The president’s aim is a 50% reduction in age-adjusted cancer deaths by 2047. This goal seems audacious, but it is likely achievable.
On February 2, President Joseph R. Biden Jr. announced the next arc of the Cancer Moonshot initiative and emphasized key deliverables in the battle against cancer. He noted that advances in cancer care, including those in genomics, immuno-oncology, and targeted therapeutics, had resulted in a 25% reduction in cancer mortality over the past 25 years. Goals of the reinvigorated Cancer Moonshot include accelerated and broader deployment of screening, a renewed focus on improving the equity of care delivery and survival outcomes, and a reorganization of key governmental leaders to speed up success. The president’s aim is a 50% reduction in age-adjusted cancer deaths by 2047.1,2
These goals seem audacious, but they are likely achievable. The importance of early and effective systems for cancer screening cannot be overstated. The COVID-19 pandemic has exacerbated the issue of access to screening in unprecedented ways. Data from an Epic system analysis show that “screening appointments for breast, cervical, and colon cancers in March 2020 decreased between 86% and 94% compared with average volumes in the prior 3 years.”3 The administration’s focus on improving screening rates, especially in underserved communities, is likely to produce an outsized impact on cancer survival rates over the next 2 decades.
Reinforcing our new therapeutic pipeline is also an essential component of ensuring the Moonshot initiative’s success. Data show that some of the greatest recent improvements in cancer survival have occurred in cancer types that respond to advanced care technologies. Increasing the depth and diversity of our anticancer portfolio will empower countless cures and extraordinary progress in improving quality of life for patients with cancer.
In this issue of Evidence-Based Oncology™, we examine some of these new care technologies and their evolving role in improving outcomes. Mary Caffrey reviews the implications of the approval of chimeric antigen receptor T-cells as second-line treatment for relapsed and refractory aggressive non-Hodgkin lymphoma. In our interview with Nicholas McAndrew, MD, MSCE, a medical oncologist and breast cancer specialist at UCLA Health, we evaluate the use of CDK4/6 inhibitors in metastatic HR+/HER2-negative breast cancer.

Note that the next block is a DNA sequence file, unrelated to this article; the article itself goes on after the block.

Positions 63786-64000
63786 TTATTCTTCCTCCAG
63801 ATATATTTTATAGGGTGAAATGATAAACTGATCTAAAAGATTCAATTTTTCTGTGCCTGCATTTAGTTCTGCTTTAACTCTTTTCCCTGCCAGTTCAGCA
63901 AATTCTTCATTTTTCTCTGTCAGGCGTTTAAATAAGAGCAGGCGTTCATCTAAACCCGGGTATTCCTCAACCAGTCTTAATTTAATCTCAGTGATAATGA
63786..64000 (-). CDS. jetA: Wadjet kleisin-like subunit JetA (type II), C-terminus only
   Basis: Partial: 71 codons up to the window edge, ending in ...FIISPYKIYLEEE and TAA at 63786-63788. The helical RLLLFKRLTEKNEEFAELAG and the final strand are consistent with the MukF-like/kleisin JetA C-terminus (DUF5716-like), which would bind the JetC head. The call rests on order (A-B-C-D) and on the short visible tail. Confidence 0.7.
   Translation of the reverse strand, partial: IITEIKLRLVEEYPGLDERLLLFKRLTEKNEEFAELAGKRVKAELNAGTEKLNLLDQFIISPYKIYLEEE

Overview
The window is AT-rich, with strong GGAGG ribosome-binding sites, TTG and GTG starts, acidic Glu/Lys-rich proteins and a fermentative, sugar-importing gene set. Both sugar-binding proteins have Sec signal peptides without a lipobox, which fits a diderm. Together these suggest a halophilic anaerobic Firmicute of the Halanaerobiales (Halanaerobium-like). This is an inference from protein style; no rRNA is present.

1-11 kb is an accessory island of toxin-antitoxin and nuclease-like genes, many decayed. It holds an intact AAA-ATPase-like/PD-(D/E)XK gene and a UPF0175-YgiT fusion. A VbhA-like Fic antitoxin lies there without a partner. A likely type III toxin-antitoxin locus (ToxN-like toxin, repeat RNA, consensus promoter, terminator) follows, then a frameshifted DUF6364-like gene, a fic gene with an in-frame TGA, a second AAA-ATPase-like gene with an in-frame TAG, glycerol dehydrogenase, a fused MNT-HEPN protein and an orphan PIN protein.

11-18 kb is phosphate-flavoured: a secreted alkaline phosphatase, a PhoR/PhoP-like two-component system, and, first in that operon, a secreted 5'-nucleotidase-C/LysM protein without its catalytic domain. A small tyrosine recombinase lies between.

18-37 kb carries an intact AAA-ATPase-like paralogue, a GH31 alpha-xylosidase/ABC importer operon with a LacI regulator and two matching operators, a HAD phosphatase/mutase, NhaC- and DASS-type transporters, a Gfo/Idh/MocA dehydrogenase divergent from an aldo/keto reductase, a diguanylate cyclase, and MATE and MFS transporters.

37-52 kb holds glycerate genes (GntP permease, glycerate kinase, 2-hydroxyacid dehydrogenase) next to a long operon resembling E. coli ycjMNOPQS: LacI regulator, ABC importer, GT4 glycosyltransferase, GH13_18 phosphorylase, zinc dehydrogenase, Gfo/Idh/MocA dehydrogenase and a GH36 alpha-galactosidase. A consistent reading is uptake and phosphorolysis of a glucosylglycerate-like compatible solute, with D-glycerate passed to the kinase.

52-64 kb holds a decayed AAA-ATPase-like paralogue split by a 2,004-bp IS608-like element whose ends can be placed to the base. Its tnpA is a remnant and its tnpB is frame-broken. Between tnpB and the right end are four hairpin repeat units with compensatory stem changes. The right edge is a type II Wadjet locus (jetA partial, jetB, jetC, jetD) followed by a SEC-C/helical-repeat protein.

Beyond technology, however, we cannot get onto a path toward better, more equitable care without creating systems that can deliver that care in more sustainable, patient-centered ways. In this issue, Stephen Schleicher, MD, MBA, discusses his new role at Tennessee Oncology that will focus on building systems of care that integrate palliative care and genetics counseling into a more patient-centered model. We also focus upon how to leverage models of telehealth to ensure continuity of cancer care in an era of COVID-19–related disruptions.
I believe that we are at the brink of realizing the promise of the Moonshot. That realization, however, will require that we bring our efforts down to earth. Discovery alone cannot ensure care equity absent ensuring that all patients, including the underserved, benefit from these advances. Ultimately, we cannot technologize our way to lower cancer mortality rates. We must ground these advances in the reality of the human experience. President Biden noted that, “Despite all the progress, there’s still a sense of powerlessness, guilt..., and fear.”1 Our systems and aspirations must ensure that the vulnerable person whom we are privileged to treat is at the center of our innovation and systems building. That is a challenge that lies here, back on earth: The place where lofty aspirations and high rhetoric must ultimately land if it is to succeed.
1. Remarks by President Biden at an event to reignite the Cancer Moonshot. The White House. February 2, 2022. Accessed February 3, 2022. https://www.whitehouse.gov/briefing-room/speeches-
2. Fact sheet: President Biden reignites Cancer Moonshot to end cancer as we know it. The White House. February 2, 2022. Accessed February 3, 2022. https://www.whitehouse.gov/briefing-room/statements-releases/2022/02/02/fact-sheet-president-biden-
3. Cavallo J. How delays in screening and early cancer diagnosis amid the COVID-19 pandemic may result in increased cancer mortality: a conversation with NCI Director Norman E. “Ned” Sharpless, MD. The ASCO Post. September 10, 2020. Accessed February 3, 2022. https://ascopost.com/issues/september-10-2020/how-delays-in-screening-and-early-cancer-diagnosis-amid-the-covid-19-